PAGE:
• Potential increased autumn and winter precipitation levels, requiring management of upland streams, mires and blanket bog to minimise the risk of downstream flooding.
  • Longer growing season and enhanced growth rates of vegetation including bracken, gorse and secondary woodland resulting in a decrease in the area of open heather moorland and a ‘scrubbing up’ of upland stream valleys.
  • Spread of non-native and alien species in response to a changing climate may affect vegetation patterns and landscape character.
  • Potential demands for new water supply and the creation of new reservoirs.
  • Drive for increased woodland planting and regeneration – including at the heads of stream valleys on the open plateau – to enhance flood storage capacity, water filtration and carbon sequestration functions, and to strengthen the landscape’s resilience to climate change.
  • Continues recreational use (including concentrated events) resulting in erosion of peat deposits, geological sites and archaeological features.
  • Vulnerability to increased demand for wind turbines within the open, exposed landscapes of the moorland, as well as in areas outside the National Park visible in long views.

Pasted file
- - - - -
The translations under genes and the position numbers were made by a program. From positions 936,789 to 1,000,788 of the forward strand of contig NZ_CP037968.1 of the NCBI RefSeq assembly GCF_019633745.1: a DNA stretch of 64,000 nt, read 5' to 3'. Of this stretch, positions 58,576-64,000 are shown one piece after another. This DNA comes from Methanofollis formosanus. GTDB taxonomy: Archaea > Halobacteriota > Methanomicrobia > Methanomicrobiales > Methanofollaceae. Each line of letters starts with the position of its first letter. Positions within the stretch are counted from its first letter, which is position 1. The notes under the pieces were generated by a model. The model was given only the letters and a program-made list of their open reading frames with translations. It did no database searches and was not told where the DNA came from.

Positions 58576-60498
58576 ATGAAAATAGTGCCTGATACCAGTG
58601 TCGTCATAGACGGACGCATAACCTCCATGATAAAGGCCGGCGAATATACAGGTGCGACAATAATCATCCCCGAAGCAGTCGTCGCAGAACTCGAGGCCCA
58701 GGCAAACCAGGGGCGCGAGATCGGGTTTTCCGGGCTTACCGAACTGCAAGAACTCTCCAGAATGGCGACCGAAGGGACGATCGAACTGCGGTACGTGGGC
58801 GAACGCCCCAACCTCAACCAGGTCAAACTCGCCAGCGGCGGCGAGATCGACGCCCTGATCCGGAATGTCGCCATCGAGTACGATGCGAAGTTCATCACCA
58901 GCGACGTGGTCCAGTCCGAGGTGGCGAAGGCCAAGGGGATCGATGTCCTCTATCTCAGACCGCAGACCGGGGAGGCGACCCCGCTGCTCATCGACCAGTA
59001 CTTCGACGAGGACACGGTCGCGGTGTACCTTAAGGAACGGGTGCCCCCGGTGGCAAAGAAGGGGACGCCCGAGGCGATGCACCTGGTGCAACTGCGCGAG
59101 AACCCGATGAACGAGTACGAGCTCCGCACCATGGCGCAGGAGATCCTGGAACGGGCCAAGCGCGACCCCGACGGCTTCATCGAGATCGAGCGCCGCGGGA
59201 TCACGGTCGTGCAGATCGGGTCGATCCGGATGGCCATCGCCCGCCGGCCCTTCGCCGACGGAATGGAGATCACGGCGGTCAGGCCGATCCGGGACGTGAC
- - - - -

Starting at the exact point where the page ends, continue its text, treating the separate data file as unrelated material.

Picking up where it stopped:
• Pests and diseases affecting natural vegetation communities (e.g. Phytophthora killing bilberry).

Strategy

To protect the open and remote character of this landscape within Dartmoor National Park, strengthening its special qualities and conserving its distinctive open skylines. Its rich archaeological heritage – reflecting thousands of years of human interaction – is protected. Internationally important habitats are managed and enhanced through traditional upland farming practices, whilst ensuring the landscape’s resilience to climate change is strengthened to benefit the wider National Park and its surrounding communities. The visual and physical impacts of the area’s military use are minimised.

Guidelines:

  • Protect the undeveloped character of the open plateau and its qualities of exceptional tranquillity, remoteness and dark night skies.
  • Protect the open moorland landscape, avoiding the development of vertical structures and the planting of trees.